3. Congressman Jack Kingston (R-GA) of Georgia has tried to offer an amendment, but it may not be allowed, to take the $50 million that’s in the stimulus package slated for the National Endowment of the Arts, and shift it to transportation investments. “ I just think putting people to work is more important than putting more art on the wall of some New York City gallery frequented by the elite art community.” Kingston said. “Call me a sucker for the working man. Quoting singer Bob Dylan, Kingston said, “You don’t have to be a weatherman to know which way the wind blows.” “The arts,” he added, “are the favorite of the left.”
Obviously, we need to make sure that Congressman Kingston hears from us.
First, the arts do indeed provide jobs. In fact, the Americans for the Arts report: Arts & Economic Prosperity III: The Economic Impact of Nonprofit Arts and Culture Organizations and Their Audiences, documents the key role played by the nonprofit arts and culture industry in strengthening our nation’s economy. Nationally, the nonprofit arts and culture industry generates $166.2 billion in economic activity every year—$63.1 billion in spending by organizations and an additional $103.1 billion in event-related spending by their audiences. The $166.2 billion in total economic activity has a significant national impact, generating the following:
5.7 million full-time equivalent jobs
$104.2 billion in household income
$7.9 billion in local government tax revenues
$9.1 billion in state government tax revenues
$12.6 billion in federal income tax revenues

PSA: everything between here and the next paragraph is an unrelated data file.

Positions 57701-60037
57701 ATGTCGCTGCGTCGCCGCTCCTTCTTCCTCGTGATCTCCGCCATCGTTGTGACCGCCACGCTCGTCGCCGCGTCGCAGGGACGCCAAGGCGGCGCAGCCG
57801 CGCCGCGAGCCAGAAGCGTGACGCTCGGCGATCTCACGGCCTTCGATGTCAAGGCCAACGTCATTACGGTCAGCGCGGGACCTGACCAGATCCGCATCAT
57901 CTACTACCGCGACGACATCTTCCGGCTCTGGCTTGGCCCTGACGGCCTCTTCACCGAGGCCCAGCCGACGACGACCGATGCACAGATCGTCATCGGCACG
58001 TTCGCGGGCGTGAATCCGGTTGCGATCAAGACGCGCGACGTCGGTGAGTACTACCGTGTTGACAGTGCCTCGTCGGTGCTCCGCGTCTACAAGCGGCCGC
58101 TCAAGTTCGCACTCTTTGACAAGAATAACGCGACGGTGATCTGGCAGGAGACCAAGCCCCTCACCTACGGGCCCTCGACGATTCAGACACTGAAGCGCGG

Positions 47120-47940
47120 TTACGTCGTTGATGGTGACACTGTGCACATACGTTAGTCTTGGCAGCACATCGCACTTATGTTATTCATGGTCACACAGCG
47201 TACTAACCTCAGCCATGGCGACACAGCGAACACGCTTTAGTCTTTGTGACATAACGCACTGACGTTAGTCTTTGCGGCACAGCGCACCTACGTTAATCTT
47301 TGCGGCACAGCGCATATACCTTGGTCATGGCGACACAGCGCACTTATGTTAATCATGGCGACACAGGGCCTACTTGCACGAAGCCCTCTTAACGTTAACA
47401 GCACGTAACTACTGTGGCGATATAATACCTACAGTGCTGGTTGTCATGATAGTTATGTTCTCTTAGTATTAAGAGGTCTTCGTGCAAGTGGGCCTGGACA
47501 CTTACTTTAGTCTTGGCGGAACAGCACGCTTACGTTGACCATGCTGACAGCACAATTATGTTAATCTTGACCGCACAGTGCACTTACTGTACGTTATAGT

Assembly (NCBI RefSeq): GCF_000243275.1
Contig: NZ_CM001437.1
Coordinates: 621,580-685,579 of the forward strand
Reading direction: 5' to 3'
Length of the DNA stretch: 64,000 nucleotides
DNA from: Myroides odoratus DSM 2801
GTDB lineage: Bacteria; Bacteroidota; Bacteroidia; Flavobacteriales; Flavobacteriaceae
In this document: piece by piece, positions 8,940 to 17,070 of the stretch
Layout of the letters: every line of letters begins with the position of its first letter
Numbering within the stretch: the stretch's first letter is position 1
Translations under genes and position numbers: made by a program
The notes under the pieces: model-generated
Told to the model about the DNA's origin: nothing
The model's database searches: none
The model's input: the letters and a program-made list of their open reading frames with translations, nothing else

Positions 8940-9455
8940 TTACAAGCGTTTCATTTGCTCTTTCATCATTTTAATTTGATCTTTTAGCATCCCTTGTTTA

Second, Georgia will directly benefit from the NEA funding. Currently arts organization are facing unprecedented decline in revenue. It is also worth noting, that while much of the banking and Wall Street economic crisis was self-inflicted, this is not the case with arts community.
Third, Kingston’s outdated idea of arts as elitist - needs to be addressed head on, because that dog won’t hunt. The arts community and elitists are polar opposites. Arts organizations and artists, on a daily basis, reach out to the underserved and our schools, hospitals and senior centers providing programming and entertainment. Moreover, the arts are always giving back to their community by donating tickets, giving free concerts, and donating goods and services to silent auctions for community and civic fundraisers.
Please contact Congressman Jack Kingston; he needs to hear from you now. Your message can be simple, the NEA stimulus money is important to you, your community and Georgia. He can be reached at his office at 202.225.5831 or you can fax: 202.226.2269. Because the vote is any day now, phoning and faxing will apply more pressure than email. He only has a web based email, http://kingston.house.gov/ContactForm but it won’t hurt to send an email as well, if you can.
This is a very time sensitive action request. Please take action now. Just two minutes of your time can make a real difference. Please pass this forward, even if you cannot take action yourself. Now is the tipping point. Your advocacy action now, will shape the destiny of Georgia’s cultural community. Speak up today.
Many thanks in advance for your support and advocacy.